Big Changes in Ethanol Revenue, Costs and Profitability

AgMRC Renewable Fuels Monthly Report
January 2015
Don HofstrandDon Hofstrand
retired Iowa State University Extension agricultural economist


During the last three years the corn ethanol industry has gone through a period of wide swings in costs, revenue and profitability according to the Iowa State University Extension ethanol production model that represents a typical 100 million gallon corn-ethanol facility in Iowa. Ethanol profitability went from bust to boom to breakeven.  In this article we will examine the swings in ethanol revenue and cost of ethanol production.  The combination of these two factors determines the shifts in profitability.  Then we will examine the ethanol supply chain profitability and how these profits (losses) after divided between ethanol producer and corn farmer.

Ethanol Profitability

Late 2012 and early 2013 was an unprecedented rough economic time for corn ethanol production.  The major culprit was high corn prices as shown in Figure 1.  The widespread 2012 Midwest drought led to low corn yields and high prices.  The 2012 corn marketing year cost of corn for ethanol production (September 2012 through August 2013) was $7.14 per bushel or $2.55 per gallon of ethanol (based on a conversion rate of 2.8 gallons of ethanol from one bushel of corn).  This led to the extremely high total cost of ethanol production of $3.14 per gallon during the same period.

Figure 1—Cost of Ethanol Production

Cost of Ethanol Production 

Favorable crop yields in 2013 and 2014, along with other factors, have resulted in rapidly declining corn prices reaching a low of $3.26 per bushel in October before rebounding to $3.77 in December.  This is a decline from the peak of $8.15 per bushel in August of 2012.

Natural gas price, another cost of ethanol production, has risen over this period from about $4.50 during 2012 to $7.82 in 2014. 

The revenue side of the equation is shown in Figure 2. Ethanol price was high during 2012 by historic standards with an annual average price of $2.24 per gallon. Due primarily to record high corn price, the annual average 2012 dry distillers grains price reached a record high of $238 per ton, over $40 higher than the previous year.  Total revenue for 2012 averaged $2.96 per gallon.

Figure 2 – Total Revenue of Ethanol Production

Total Revenue of Ethanol Production

Revenue stayed strong during 2013 averaging $3.04 per gallon for the year.  However, revenue dropped in 2014, declining to an average of $2.60 per gallon, ending with a December price of $2.43 per gallon.  Most of the reduction in revenue was due to lower ethanol price, which spiked at $2.79 per gallon in April before declining to $2.02 per gallon in December.  DDGS price also declined from an average of $231 per ton in 2013 to an average of $161 per ton during 2014 and ending with a December price of $138 per ton.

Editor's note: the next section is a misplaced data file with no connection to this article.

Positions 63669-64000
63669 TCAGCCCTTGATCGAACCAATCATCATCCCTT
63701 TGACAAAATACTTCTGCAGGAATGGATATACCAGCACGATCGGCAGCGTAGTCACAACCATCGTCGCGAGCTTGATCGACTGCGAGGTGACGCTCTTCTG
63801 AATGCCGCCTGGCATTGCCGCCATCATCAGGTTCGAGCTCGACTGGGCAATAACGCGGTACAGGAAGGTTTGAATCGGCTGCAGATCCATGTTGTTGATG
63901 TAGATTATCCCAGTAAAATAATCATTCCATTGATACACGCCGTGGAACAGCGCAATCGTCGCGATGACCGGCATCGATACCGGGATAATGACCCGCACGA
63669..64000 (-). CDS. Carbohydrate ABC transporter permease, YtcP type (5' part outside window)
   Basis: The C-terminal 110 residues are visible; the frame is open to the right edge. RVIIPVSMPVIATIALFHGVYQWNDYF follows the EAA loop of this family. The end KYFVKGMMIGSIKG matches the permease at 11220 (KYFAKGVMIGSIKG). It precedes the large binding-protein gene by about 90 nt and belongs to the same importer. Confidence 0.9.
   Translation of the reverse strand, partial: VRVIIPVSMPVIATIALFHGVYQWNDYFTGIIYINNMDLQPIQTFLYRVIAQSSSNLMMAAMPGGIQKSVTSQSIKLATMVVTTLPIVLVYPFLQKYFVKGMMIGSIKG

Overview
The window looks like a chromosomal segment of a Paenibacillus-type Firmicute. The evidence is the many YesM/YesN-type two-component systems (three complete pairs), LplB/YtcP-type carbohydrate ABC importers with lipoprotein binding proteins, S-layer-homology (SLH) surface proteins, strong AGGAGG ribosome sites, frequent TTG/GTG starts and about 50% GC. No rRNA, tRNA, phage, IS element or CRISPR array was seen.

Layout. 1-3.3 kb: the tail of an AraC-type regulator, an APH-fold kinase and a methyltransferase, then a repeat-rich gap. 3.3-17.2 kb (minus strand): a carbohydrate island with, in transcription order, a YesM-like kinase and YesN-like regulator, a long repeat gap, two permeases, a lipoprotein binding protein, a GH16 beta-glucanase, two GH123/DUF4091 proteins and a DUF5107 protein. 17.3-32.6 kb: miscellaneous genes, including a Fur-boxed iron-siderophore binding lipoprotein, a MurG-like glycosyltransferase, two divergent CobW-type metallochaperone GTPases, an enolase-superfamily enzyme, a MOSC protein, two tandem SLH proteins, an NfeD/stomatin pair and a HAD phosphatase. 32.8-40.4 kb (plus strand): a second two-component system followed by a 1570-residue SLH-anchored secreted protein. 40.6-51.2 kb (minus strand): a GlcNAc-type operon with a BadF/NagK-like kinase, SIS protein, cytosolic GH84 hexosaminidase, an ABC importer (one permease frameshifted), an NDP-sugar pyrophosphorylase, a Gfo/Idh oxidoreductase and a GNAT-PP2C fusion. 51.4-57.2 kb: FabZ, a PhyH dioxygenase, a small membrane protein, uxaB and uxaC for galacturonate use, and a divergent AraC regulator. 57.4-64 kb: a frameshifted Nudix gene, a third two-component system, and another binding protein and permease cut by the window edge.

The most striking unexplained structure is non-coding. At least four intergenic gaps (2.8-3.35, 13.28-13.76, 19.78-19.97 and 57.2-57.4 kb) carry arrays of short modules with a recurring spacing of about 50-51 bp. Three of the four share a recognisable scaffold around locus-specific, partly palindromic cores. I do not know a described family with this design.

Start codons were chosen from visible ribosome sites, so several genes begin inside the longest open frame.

Monthly ethanol profits were negative throughout 2012, as shown in Figure 3.  Essentially, high ethanol prices were more than offset by higher corn prices.  Although there were months of losses in previous years, 2012 was the first year the model showed a loss during every month.  The 2012 annual average loss was nine cents per gallon.  

Figure 3 -- Ethanol Production Revenue, Costs and Profits

Ethanol Production Revenue, Costs, and Profit

Declining corn prices in 2013 quickly lead again to profitability with the year ending at the highest month of profitability for the year of 78 cents per gallon.  Profitability continued into 2014, peaking at $1.08 per gallon in April before starting a decline to 45 cents per gallon in December. 

Ethanol Supply Chain Profitability

Looking at ethanol production from the perspective of its supply chain (ethanol production plus corn production) provides a perspective on how the combination of the ethanol producer and the corn farmer generate revenue and profits (losses) from the sale of ethanol. It also shows how the profits (losses) are shared between corn farmer and ethanol producer. 

Figure 4 provides a visual description of these factors over the last three years. The red line with white dots at the top of the figure is ethanol revenue (similar to Figure 2).  The lines below the revenue line show the various corn and ethanol costs and profits associated with producing the ethanol revenue.